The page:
Most people will want to keep as much money in their superannuation account for as long as possible. One of the primary reasons behind this is that the longer the superannuation has a chance to stay within the account, the more returns may be seen (depending on how the investment assets are performing).
Often, people will ask if they actually have to take their money out. The simple answer is no.
You never have to take your own super out if you don’t want to. There are plenty of rules regarding keeping money in super (including the conditions and requirements to withdrawing, meeting preservation ages, etc). There are very few however that force you to take it out, and very rarely will you be forced to withdraw your superannuation if you do not want to.
The only time your super must be paid out is following your death (which, technically, means that you won’t receive that money anyway, it will be your beneficiary/ies who will).
The question though is whether or not you should leave your superannuation in there until you die. It comes down to who is receiving the money from your super.
If the money is being paid out to your spouse, it will be tax-free and there will be no issue with accessing it. You can also keep as much of your superannuation in there for as long as is necessary.
When you are a married couple, you can leave it to each other. However the remaining living spouse will often end up leaving their super to their adult children, and therein lies the catch.
When your super is paid to a child who is over 25 (without a disability), the adult child has to pay 17% tax on any taxable component of their parent’s super. In this situation, taking professional advice to compare the tax consequences of taking your super early (where you pay the tax on the earnings) versus the tax position of leaving it in super and your kids paying 17% on the taxable component instead, may be needed to work out what might be best for your situation.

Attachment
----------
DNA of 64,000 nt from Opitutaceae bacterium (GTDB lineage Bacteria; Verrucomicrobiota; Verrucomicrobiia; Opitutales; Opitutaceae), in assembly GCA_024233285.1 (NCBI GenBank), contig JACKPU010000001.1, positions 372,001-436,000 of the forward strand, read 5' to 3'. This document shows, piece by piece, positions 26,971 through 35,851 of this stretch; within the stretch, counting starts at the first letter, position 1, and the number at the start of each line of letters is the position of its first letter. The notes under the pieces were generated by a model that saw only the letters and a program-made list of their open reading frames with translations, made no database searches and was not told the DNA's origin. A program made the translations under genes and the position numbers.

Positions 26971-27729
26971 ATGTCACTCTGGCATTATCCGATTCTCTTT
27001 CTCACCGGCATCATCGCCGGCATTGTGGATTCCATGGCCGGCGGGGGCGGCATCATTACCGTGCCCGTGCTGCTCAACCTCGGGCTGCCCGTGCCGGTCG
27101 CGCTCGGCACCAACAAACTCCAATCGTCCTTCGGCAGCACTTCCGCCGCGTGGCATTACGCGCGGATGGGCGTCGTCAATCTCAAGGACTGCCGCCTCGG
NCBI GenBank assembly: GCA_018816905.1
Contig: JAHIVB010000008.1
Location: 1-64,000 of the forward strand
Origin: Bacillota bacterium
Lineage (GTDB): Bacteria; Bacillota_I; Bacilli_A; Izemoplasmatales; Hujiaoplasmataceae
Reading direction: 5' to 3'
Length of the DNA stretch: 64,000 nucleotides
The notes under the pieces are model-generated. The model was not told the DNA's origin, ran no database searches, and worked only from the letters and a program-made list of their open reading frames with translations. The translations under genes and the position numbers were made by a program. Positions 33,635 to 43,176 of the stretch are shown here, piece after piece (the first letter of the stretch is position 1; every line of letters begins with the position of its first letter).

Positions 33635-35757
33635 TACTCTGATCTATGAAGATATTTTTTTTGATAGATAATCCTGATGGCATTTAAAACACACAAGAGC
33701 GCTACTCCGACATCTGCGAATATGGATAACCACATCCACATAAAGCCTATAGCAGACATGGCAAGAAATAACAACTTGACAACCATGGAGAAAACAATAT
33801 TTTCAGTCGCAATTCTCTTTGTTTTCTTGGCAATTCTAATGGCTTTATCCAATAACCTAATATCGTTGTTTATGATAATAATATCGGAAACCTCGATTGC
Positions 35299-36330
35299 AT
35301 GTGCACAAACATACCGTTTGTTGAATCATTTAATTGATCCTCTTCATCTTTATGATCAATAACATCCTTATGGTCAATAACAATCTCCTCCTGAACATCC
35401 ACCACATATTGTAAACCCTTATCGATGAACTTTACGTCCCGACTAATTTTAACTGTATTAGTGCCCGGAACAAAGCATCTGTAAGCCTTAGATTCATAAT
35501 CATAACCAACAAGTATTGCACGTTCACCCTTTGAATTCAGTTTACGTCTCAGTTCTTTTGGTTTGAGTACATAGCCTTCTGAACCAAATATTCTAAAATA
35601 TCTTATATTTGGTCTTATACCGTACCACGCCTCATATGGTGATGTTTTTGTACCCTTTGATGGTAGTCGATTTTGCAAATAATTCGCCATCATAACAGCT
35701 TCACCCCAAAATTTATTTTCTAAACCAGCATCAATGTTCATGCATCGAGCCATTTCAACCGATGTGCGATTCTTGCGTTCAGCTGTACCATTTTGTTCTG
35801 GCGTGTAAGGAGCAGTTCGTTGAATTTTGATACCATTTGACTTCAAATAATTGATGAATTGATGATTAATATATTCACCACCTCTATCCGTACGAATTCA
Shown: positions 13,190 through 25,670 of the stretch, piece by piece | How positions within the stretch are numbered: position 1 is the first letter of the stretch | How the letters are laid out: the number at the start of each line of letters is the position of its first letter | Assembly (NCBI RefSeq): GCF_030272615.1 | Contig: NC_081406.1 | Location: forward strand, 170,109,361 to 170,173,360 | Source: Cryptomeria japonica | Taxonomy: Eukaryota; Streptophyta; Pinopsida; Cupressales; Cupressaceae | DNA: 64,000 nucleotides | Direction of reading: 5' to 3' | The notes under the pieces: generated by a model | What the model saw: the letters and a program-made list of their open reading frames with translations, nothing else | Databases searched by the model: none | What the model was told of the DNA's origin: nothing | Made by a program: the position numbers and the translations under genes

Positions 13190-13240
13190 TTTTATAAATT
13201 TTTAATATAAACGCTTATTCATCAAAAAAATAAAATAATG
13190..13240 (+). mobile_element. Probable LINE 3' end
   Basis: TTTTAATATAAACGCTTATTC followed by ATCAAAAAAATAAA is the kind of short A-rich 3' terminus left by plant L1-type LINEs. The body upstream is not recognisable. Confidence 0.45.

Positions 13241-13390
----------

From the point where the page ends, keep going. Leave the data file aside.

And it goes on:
One of the primary concerns is that those finding themselves in this position, where they have for example $600,000 in super and in their mid-eighties are not paying tax and not regularly seeking advice are the ones whose children end up paying the tax.
It may be that the next generation needs to be involved with their elderly parents’ financial positions to ensure that they are not going to be stung with Australia’s death taxes on superannuation payments.
Remember, this tax is only payable on the taxable component of the superannuation – there are strategies that can be put in place during your sixties that can reduce the taxable component of your super (without taking it out and remaining in your name).
Everyone in their sixties should be taking advice from professionals so that the impact of death benefit taxes are reduced for their adult children when it is mandatory for their parents’ superannuation to be paid out to them.